This is surprising to me that it'll be so critical, but that's likely just my lack of exposure to the bill collection / cash flow part of the industry. How much of a variation does the typical utility have to deal with in this regard that not only can data models influence the business decisions being made, but so much so that investing in ML solutions to optimize that knowledge is a bottom-line boosting endeavor? What would be the month-to-monthly type benefit the intelligent utility using this tools would expect to gain? 

ALESSANDRO CAPO on Jan 13, 2021

ML is already in use in condition monitoring and predictive maintenance policies regarding power transformers and other power devices such as cables and boards. There are many succesful cases around

Oren Ahronson's picture
Oren Ahronson on Jan 13, 2021

Very interesting article. some of it (and more) is already available. 

Happy to tell more about it. 

Matt Chester's picture
Matt Chester on Jan 13, 2021

Would love to hear more, Oren! What do you think is the most exciting or promising of these tech developments that's out there but maybe not ubiquitously? 

Oren Ahronson's picture
Oren Ahronson on Jan 25, 2021

@Evolution Energy we use AI to help utilities make their distribution grid more visible (true interactive map, phase identification, LV DER management), more resilient (load balancing, fault prediction) and save costs by taking data driven decisions on grid planning, workforce optimization, voltage optimization and more.   All this is done with no additional H/W which grants fast implementation and ROI. 

Klaar De Schepper's picture
Klaar De Schepper on Jan 13, 2021

In addition to benefits to just the utility's own bottom line, Machine Learning can serve overall public good, and help regulated utilities comply with regulation. Machine Learning can for example be particularly helpful for managing and accelerating Distributed Energy Resource interconnection and grid support. Here's a paper about this topic from South Korea, which currently largely relies on imported fossil fuel for electricity generation.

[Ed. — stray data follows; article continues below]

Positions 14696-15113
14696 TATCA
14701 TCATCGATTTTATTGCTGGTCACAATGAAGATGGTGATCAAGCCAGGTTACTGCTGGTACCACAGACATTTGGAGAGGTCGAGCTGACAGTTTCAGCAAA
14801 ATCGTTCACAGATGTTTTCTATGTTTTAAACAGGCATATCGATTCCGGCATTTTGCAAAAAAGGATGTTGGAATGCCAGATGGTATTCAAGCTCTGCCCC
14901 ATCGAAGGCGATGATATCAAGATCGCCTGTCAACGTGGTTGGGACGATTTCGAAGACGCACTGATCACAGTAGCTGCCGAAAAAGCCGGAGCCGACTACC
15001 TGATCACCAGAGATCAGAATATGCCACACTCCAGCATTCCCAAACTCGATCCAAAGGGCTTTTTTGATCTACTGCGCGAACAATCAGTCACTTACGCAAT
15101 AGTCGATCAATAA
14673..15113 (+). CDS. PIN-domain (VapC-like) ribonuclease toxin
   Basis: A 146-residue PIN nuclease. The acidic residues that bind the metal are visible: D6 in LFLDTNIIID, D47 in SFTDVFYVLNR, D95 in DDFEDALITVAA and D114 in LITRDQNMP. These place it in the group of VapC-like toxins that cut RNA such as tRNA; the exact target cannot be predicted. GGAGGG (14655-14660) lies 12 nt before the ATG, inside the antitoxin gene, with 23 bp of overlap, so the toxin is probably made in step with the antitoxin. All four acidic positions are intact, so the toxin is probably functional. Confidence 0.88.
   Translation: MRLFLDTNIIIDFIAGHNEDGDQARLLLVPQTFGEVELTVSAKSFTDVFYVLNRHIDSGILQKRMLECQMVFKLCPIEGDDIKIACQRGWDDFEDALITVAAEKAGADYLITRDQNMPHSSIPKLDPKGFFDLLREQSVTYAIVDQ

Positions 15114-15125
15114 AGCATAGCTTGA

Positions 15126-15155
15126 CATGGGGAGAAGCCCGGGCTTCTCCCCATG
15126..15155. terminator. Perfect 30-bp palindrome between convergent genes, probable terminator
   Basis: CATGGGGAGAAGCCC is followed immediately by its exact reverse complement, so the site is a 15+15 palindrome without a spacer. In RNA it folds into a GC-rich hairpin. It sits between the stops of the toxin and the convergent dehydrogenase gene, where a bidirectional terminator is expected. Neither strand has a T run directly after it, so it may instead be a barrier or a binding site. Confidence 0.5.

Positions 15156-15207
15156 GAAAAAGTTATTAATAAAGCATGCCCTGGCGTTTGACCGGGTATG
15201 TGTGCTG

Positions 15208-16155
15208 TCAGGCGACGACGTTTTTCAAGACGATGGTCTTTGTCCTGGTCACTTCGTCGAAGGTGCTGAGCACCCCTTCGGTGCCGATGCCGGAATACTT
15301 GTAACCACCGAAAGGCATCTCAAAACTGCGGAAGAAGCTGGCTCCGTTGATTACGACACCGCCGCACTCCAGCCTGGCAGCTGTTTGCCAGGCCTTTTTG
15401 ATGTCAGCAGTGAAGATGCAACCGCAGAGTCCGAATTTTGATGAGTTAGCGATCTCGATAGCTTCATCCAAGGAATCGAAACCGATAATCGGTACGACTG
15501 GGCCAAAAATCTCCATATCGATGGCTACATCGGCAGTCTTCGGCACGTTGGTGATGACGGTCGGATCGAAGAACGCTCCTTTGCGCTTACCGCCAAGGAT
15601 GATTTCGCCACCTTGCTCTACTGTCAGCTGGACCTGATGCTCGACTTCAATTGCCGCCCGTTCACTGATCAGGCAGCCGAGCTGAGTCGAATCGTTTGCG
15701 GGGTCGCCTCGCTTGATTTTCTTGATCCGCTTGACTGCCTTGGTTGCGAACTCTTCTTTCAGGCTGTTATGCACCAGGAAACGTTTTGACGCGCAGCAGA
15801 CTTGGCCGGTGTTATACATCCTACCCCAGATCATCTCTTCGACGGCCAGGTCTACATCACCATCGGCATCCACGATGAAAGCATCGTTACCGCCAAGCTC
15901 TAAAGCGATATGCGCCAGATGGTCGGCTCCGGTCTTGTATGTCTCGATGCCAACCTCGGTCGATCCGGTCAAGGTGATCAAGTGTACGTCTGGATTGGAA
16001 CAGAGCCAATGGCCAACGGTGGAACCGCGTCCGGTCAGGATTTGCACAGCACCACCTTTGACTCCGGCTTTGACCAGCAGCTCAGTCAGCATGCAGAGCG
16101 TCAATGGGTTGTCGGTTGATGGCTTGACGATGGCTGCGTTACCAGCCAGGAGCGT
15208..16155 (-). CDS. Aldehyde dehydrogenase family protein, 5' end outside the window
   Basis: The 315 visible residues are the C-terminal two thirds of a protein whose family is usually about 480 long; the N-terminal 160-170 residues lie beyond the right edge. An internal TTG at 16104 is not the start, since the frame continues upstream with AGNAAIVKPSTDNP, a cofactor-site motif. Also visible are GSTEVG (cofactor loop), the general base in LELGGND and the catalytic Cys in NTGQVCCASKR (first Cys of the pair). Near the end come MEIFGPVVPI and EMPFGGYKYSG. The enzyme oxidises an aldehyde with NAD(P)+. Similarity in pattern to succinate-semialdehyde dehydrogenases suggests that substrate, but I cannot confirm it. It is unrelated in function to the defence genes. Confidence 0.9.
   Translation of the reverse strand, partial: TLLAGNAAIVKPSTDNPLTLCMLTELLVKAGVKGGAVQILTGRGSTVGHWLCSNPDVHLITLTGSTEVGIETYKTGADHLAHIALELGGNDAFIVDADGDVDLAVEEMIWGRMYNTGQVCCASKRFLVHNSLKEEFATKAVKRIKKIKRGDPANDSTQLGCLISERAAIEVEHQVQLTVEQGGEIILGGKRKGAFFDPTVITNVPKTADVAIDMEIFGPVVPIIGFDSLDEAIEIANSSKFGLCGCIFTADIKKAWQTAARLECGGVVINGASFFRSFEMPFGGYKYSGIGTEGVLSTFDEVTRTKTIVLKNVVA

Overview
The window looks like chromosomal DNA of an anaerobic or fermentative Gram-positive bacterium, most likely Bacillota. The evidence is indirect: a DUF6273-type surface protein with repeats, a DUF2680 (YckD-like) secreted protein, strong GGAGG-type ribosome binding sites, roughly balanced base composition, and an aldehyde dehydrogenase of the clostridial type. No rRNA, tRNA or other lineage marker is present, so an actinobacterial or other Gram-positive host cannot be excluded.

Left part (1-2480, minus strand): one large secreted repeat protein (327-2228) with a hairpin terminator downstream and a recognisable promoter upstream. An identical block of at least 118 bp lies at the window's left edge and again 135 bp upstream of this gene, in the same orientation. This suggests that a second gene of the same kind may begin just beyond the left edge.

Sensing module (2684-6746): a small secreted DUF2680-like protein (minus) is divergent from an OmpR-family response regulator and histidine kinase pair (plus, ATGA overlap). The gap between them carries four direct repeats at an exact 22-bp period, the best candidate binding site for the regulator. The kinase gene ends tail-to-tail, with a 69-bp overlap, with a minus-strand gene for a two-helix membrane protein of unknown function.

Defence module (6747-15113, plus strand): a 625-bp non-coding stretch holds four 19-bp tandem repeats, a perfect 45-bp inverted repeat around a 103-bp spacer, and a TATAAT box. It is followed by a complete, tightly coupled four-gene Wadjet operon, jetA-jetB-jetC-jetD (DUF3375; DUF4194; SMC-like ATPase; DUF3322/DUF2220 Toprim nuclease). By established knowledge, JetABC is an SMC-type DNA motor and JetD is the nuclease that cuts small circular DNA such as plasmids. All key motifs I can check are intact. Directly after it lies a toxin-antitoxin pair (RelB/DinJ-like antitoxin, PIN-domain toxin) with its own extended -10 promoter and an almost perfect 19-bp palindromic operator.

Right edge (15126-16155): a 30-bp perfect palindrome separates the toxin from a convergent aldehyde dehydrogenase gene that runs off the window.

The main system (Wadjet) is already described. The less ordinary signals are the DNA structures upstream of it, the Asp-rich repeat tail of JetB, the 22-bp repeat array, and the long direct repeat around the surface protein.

Korea Electric Power Corporation (KEPCO) is responsible for 93% of Korea's electricity generation. The South Korean government (directly and indirectly) owns a 51.11% share of KEPCO. With this clear incentive to reduce reliance on imported fossil fuel it's no wonder that:

The government intends to raise the share of renewable energy to 20% of total power generation by 2030 and at least 30% by 2040 through several government policies announced in the past few years to limit coal-fired and nuclear generation.

Source: U.S. EIA

Are utilities in the U.S. sufficiently incentivized to accelerate interconnection? Could Machine learning help? Although the DOE has put some funding muscle towards application of advanced modeling, it currently looks like different regions and utilities in the U.S. are inventing their own wheels.

Finally, Machine Learning is only as good as the data it's based on, so standardization on the back-office data exchange systems that support various Machine Learning applications will be crucial, as recognized by NAESB's new Digital Committee.


Paul Korzeniowski's picture
Paul Korzeniowski on Jan 14, 2021

Finally, Machine Learning is only as good as the data it's based on

Key point here. The challenge is collecting enough information so they can build algorithms that have enough data to provide them with real insight. The Covid pandemic has made such work more difficult. Nothing has been normal since it started. So, utilities have the dual challenge of collecting the data and then somehow deducing how it will impact their operations as they move forward. As a result, there may be a blip or two encountered before the industry fully realizes the potential that ML offers. 


ALESSANDRO CAPO on Jan 14, 2021

I would suggest to follow contributions by Ms Sruti Charaborty that is one of the pioneers in ML applications in power sector, here one example: Machine learning for transformer diagnosis

Andrew Braeger's picture
Thank Andrew for the Post!